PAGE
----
Washing, brushing and styling one’s hair can be an incredibly tactile experience. These activities are a fundamental part of a child’s daily routine and can be really tricky for children who are more sensitive.
Here is a list of our favourite tools for hair washing, brushing and styling:
We are asked all the time about handwriting. “We use laptops and iPads for everything, why do I need to bother addressing my child’s handwriting difficulty?” It is a really valid question. However, writing is more than just drawing letters. When you add the cognitive strategy requirements (memory, planning, attention), semantics, spelling, reading, comprehension and vocabulary components it becomes possibly one of the most complex tasks a student is expected to do in the classroom. Difficulties with writing (such as idea generation or writing speed) might not actually go away by simply moving to a keyboard. Below is a list of areas of handwriting and ideas to address the difficulty:
10 Quick Handwriting Warm-Ups
Handwriting warm ups are a great way to get your child ready for writing tasks.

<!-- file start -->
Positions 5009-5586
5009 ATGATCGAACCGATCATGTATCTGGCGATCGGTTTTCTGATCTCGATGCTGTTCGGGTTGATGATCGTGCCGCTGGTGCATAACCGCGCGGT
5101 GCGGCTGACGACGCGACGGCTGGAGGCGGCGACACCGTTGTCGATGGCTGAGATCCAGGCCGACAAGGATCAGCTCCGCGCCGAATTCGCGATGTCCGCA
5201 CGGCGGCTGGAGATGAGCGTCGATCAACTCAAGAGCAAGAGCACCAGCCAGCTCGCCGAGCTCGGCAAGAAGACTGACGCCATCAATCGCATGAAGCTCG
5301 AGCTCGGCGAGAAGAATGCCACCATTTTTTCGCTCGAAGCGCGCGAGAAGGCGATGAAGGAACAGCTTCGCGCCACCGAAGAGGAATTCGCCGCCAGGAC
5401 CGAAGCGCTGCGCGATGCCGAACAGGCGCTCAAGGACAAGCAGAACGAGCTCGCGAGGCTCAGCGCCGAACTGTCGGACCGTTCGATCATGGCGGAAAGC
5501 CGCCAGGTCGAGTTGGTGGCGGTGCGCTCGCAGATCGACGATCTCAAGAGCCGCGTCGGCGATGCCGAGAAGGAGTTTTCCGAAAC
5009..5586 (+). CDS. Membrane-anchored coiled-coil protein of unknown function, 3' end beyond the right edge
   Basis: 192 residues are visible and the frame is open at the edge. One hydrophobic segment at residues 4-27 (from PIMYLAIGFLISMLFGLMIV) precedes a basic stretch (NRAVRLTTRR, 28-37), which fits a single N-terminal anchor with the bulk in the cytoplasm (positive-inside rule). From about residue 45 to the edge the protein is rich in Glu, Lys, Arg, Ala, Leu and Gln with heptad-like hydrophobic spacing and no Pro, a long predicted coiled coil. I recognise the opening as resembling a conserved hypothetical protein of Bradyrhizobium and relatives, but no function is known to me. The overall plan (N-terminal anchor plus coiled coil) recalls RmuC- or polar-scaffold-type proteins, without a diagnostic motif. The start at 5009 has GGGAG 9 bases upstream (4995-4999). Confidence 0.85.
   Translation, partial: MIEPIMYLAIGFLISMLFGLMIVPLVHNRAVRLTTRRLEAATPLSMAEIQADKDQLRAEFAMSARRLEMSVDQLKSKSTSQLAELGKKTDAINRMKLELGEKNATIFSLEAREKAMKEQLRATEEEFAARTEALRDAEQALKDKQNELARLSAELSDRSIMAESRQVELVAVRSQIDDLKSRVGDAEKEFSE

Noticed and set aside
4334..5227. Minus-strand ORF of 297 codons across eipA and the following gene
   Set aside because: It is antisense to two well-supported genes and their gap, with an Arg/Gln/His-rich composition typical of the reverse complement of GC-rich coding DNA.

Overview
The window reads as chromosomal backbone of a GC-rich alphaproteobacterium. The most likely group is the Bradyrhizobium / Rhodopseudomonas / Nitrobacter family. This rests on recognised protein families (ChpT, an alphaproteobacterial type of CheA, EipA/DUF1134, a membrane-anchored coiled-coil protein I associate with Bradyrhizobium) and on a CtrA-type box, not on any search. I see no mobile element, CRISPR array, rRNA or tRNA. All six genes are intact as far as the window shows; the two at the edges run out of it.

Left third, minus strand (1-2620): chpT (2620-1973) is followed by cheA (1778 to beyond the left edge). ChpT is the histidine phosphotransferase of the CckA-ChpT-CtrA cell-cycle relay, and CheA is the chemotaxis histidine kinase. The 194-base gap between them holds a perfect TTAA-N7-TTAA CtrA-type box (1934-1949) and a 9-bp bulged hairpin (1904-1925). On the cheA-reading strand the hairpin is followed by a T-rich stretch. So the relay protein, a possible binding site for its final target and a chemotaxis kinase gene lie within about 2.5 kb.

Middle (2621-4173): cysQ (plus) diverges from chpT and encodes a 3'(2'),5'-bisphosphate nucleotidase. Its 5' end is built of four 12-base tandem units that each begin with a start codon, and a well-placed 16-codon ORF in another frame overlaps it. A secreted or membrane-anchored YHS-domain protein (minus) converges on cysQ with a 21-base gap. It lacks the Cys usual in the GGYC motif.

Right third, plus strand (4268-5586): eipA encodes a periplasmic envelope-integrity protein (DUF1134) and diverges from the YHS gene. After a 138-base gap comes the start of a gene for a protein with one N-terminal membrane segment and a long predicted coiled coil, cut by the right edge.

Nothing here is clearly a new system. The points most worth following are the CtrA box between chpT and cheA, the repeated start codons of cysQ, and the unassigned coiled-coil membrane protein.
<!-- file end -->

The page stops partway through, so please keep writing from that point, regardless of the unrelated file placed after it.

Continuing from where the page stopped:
These only take 2-3 minutes to complete and can assist your child with getting their hand and finger muscles ready for writing.
Have you ever wondered why occupational therapists work with children? Maybe you are not even sure what an occupational therapist is?
As our first blog entry, we thought we would introduce our profession.
In short, occupational therapy is the therapy of ‘occupations’. Occupations are the everyday ‘jobs’ that an individual does to bring purpose and meaning to their lives. It includes things they need, desire or are expected to do.
For an adult, this may include paid employment but also refers to parenting, being a friend or member of the community. These occupations broadly fall under the categories: self-care, rest, productivity and leisure. For each of these occupations, a person is expected to successfully complete a number of tasks such as driving a car, brushing teeth or using a phone.
Children have occupations too! Children are players, developers and learners. At particular ages, there are activities and tasks that they learn to do, that contribute towards their overall development.